Angela Merkel may not be the only German checking her purse
By Steven Rosenberg
BBC News, Berlin
There are so many zeros on the front page of the tabloid Bild, you almost need a calculator to understand the story.
The headline declares: "25,000,000,000 Euros!" and "Now the Greeks want even more of our money!"
Twenty-five billion euros is rumoured to be the cost to Germany of participating in a three-year bail-out of Greece.
"Is Greece now a bottomless pit for taxpayers' money?" the paper continues.
It is not just the tabloids that are fuming. So is the German public. Nearly every day, opinion polls in newspapers and on TV show that most Germans oppose the idea of their country bailing out Greece.
European solidarity has gone out of the window. Germans find it hard to understand why they have to pour billions of German euros into Greece, when it is Greek profligacy that is to blame for the mess in the first place.
Chancellor Angela Merkel knows the public mood. She also knows the political dangers at home of being seen to rescue the Greek economy.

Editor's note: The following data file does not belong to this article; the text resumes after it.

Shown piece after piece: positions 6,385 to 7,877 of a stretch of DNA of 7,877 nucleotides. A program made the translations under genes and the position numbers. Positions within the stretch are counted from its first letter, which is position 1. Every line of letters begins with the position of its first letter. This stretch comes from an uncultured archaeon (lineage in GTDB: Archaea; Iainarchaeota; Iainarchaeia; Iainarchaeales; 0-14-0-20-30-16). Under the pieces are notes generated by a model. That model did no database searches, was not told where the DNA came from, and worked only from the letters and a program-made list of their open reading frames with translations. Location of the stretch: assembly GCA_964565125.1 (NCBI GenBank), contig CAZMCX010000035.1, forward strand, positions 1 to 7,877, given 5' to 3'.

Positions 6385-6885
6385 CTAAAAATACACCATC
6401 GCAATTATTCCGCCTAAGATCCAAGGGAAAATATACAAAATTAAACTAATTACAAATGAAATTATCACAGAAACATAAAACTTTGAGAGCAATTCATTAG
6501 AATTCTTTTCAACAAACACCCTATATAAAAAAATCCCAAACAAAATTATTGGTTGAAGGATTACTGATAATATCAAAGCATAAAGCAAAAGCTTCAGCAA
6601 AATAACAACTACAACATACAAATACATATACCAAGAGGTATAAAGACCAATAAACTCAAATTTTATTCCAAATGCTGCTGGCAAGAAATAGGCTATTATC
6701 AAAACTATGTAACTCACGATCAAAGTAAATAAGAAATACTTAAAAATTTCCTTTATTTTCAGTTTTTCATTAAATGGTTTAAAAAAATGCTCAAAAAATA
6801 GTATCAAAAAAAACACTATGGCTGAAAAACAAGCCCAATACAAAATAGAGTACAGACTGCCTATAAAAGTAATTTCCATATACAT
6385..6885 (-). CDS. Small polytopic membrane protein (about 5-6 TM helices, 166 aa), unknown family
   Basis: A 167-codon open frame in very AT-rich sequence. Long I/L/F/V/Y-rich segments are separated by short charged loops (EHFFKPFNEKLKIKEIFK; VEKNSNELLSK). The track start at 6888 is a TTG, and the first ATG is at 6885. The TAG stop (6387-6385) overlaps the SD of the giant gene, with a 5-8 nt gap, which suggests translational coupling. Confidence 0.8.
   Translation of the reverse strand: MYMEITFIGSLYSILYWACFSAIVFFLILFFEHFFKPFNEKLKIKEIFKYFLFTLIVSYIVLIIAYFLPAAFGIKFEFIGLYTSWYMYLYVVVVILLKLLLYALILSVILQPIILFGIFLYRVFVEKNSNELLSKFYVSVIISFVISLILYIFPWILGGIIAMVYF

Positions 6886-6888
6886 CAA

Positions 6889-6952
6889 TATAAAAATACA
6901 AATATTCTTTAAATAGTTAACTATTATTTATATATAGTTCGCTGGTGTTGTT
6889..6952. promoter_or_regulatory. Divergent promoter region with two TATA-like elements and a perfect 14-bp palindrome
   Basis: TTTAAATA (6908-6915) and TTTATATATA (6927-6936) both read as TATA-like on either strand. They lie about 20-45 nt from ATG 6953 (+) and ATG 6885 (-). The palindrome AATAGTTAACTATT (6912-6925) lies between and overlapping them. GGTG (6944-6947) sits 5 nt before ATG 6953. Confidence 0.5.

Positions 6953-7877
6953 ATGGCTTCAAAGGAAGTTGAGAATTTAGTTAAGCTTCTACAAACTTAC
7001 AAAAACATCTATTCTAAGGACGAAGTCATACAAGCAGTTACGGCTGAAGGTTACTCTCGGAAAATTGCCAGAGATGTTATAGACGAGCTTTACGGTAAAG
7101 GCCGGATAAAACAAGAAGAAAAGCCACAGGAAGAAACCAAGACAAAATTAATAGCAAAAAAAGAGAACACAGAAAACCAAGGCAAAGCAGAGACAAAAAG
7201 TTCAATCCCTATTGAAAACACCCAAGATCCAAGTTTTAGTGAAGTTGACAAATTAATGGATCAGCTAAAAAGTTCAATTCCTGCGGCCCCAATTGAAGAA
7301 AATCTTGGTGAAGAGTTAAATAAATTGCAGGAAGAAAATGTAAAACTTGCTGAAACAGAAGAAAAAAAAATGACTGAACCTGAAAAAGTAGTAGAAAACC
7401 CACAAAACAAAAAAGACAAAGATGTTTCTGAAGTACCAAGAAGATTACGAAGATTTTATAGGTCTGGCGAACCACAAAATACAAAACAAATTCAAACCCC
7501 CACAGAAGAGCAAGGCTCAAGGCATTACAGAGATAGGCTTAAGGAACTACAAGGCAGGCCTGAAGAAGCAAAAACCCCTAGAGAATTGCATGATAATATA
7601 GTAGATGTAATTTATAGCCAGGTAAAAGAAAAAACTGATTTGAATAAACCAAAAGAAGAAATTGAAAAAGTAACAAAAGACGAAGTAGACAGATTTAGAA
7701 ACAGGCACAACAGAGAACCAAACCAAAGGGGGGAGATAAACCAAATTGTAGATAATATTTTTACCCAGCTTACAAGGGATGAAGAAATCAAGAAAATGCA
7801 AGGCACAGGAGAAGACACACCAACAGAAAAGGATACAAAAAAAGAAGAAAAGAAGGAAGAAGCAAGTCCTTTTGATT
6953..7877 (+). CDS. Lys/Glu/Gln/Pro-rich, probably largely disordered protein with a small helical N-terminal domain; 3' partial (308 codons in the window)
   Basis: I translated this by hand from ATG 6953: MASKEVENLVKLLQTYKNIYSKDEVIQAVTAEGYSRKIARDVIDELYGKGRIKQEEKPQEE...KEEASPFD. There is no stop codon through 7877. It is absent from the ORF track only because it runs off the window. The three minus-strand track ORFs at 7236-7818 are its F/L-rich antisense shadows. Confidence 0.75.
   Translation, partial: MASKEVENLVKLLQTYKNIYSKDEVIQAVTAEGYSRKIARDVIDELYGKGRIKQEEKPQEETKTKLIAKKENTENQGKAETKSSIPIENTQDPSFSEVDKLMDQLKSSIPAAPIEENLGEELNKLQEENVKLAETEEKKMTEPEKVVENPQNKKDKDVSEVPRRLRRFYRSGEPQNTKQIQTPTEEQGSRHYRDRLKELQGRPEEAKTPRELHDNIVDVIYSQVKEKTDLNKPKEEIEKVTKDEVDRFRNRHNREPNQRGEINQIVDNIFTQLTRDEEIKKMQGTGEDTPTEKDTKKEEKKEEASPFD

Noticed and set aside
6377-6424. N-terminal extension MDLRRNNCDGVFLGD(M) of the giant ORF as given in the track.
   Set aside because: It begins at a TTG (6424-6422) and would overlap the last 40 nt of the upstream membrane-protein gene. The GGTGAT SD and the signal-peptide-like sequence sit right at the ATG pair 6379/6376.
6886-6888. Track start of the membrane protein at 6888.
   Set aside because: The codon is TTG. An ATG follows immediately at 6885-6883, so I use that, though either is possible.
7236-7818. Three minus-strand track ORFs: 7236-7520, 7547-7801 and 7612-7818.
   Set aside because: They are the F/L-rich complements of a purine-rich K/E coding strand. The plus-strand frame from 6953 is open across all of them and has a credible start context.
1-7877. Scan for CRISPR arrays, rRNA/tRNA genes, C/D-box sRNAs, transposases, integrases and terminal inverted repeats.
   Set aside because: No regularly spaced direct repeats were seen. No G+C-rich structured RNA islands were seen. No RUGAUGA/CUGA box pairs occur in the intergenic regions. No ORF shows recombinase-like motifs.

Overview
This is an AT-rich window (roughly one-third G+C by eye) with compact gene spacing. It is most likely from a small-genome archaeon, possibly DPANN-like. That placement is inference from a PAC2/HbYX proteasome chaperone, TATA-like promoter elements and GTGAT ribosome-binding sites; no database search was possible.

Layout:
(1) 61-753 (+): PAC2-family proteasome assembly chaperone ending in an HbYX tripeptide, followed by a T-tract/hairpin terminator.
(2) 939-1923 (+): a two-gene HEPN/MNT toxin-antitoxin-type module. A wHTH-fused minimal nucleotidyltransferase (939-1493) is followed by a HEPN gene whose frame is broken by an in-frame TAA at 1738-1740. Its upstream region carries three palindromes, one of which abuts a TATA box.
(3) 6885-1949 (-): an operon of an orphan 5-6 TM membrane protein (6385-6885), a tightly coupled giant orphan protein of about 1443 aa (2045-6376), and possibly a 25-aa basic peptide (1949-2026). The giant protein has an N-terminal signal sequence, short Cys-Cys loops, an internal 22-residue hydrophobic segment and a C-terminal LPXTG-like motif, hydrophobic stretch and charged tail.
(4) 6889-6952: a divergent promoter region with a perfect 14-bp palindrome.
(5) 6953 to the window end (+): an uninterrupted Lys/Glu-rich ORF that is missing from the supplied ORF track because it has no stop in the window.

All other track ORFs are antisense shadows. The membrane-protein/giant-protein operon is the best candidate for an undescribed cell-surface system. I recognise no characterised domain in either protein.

On 9 May, voters in the state of North Rhine-Westphalia go to the polls in a key regional election.
Stock markets remain nervous and the euro depressed
Lose it, and Chancellor Merkel's governing coalition loses its majority in the upper house of the German parliament, making it harder for her government to push through its reform programme.
Writing Athens a cheque for 25bn euros is unlikely to win her coalition too many votes. Perhaps that is one reason Angela Merkel has been reluctant to sign on the dotted line and provide the funds.
There is another reason: concern that throwing money at the problem will not solve it.
Germans wonder whether the Greeks are serious about tightening their belts.
And what happens if the crisis spreads? Will Germany be expected to stump up billions more for Portugal or Spain if those economies get into serious trouble?
How many "bottomless pits" will Berlin be expected to pay into?
But the cost of delaying a rescue deal could be immense too. Across Europe there is growing criticism of what is perceived as German intransigence.
Chancellor Merkel is coming under intense pressure to pay up. In Berlin on Wednesday, the head of the International Monetary Fund made it clear there was no time to lose.
US President Barack Obama telephoned the chancellor to urge "resolute action".
Meanwhile stock markets remain nervous, the euro depressed, the danger of contagion real.
Chancellor Merkel will not be hurried. She says she will wait until negotiations between Greece and the international community are completed before deciding whether to back a bailout.
But she is facing accusations that Germany's caution is making a bad situation even worse.